Wednesday, March 14, 2012

Partigyle Brewing: Sea Symphony Barleywine and Ralph Bitter

A nice, healthy dose of Chinook for the SSBW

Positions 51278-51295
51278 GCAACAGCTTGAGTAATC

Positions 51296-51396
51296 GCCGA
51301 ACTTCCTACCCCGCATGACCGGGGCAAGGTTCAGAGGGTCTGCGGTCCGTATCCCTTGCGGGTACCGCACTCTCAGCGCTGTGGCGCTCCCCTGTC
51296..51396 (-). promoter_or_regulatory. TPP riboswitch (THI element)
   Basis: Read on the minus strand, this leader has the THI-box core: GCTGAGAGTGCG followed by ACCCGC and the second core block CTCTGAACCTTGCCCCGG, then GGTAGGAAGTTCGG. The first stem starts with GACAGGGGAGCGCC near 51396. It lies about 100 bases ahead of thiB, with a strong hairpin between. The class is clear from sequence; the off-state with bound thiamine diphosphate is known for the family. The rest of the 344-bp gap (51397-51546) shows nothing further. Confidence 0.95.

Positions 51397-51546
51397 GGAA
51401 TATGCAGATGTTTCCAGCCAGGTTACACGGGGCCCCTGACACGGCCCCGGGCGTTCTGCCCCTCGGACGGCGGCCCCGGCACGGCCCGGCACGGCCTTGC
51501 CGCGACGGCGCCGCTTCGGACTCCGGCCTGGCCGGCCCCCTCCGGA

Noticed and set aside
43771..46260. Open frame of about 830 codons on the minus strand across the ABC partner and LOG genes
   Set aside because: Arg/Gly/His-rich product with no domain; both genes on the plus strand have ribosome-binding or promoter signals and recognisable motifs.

Hey readers!  I just realized that I had completely neglected to tell you all about my most recent brewing adventures, which are definitely quite exciting.  Last week, I was able to crank out an American barleywine and bitter over the course of a couple days using partigyle methods, which included setting the mash one afternoon, going to an evening class, coming back, collecting the first runnings (the barleywine), boiling the first runnings and getting them into the fermenter, sparging and collecting the second runnings (the bitter), going to sleep, waking up and going to class, then doing the boil when I got home later in the afternoon.  The crazy thing is, I realized when the second gyle wort was almost at a boil that I was out of propane, so I had to move my six gallons of nearly-boiling wort up to the kitchen stove (whose BTU are not quite up to snuff with the turkey fryer) and employ every resource necessary to get the thing to a boil and keep it there.  Whew, what a session it was.  I did, however, get two beers out of it, so that leaves me with a big smile on my face.  You may be wondering about the names of the beers.  Well, I used a proprietary hop blend for the barleywine (which admittedly toes the line of imperial IPA) that is known as Falconer's Flight Seven Seas (7Cs), and knowing full well that this ale will be a symphony of flavor, I am referring to it as the Sea Symphony Barleywine (in homage to the amazing work of Ralph Vaughan Williams).  At that point, I thought it would be awesome to refer to the second runnings bitter as Ralph (which, for all you non-music kids out there, is pronounced "Raif"). Here are the recipes that I created for just such a brew session: